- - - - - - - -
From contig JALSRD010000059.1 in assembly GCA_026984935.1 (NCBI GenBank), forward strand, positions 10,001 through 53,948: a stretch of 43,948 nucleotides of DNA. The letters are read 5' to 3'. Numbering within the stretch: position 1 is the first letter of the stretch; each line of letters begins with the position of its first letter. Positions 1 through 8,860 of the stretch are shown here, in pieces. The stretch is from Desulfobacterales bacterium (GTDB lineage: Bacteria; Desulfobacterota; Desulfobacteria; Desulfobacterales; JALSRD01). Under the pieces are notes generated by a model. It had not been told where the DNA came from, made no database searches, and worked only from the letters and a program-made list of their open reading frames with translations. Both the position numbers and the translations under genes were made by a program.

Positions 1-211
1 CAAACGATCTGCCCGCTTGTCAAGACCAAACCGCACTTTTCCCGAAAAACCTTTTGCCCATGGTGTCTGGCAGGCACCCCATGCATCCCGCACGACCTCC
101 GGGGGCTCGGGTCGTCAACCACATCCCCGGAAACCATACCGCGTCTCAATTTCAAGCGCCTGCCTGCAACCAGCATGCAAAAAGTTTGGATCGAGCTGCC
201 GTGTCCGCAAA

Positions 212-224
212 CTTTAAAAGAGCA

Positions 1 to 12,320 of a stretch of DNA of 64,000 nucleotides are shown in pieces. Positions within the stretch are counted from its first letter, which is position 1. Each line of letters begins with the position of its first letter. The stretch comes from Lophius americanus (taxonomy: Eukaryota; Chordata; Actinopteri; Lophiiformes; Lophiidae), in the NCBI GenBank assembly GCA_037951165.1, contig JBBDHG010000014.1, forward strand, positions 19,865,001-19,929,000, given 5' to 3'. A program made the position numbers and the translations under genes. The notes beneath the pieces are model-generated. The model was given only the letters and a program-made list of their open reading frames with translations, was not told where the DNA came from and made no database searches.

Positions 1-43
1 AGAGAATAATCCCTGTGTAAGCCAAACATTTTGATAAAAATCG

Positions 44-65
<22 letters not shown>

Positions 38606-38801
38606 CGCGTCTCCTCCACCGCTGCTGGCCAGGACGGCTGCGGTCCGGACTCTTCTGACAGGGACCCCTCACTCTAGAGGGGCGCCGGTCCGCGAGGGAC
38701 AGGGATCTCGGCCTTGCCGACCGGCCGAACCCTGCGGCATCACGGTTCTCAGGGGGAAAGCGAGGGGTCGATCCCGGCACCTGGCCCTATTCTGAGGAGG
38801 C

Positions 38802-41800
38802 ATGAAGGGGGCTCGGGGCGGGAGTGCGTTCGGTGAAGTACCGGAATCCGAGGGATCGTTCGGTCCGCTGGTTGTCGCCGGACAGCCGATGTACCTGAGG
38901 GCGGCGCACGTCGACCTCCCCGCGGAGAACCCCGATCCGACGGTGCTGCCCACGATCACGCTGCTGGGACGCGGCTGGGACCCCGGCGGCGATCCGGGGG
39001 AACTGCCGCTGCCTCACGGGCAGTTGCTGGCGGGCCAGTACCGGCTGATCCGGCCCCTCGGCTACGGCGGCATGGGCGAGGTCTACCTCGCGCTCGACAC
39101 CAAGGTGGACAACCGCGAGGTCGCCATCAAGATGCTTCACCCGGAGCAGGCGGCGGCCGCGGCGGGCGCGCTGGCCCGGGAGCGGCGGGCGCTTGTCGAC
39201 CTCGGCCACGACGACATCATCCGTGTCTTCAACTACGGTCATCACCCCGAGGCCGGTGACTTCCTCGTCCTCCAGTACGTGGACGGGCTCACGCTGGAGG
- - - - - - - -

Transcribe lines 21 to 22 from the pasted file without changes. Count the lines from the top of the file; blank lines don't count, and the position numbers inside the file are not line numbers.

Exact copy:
39101 CAAGGTGGACAACCGCGAGGTCGCCATCAAGATGCTTCACCCGGAGCAGGCGGCGGCCGCGGCGGGCGCGCTGGCCCGGGAGCGGCGGGCGCTTGTCGAC
39201 CTCGGCCACGACGACATCATCCGTGTCTTCAACTACGGTCATCACCCCGAGGCCGGTGACTTCCTCGTCCTCCAGTACGTGGACGGGCTCACGCTGGAGG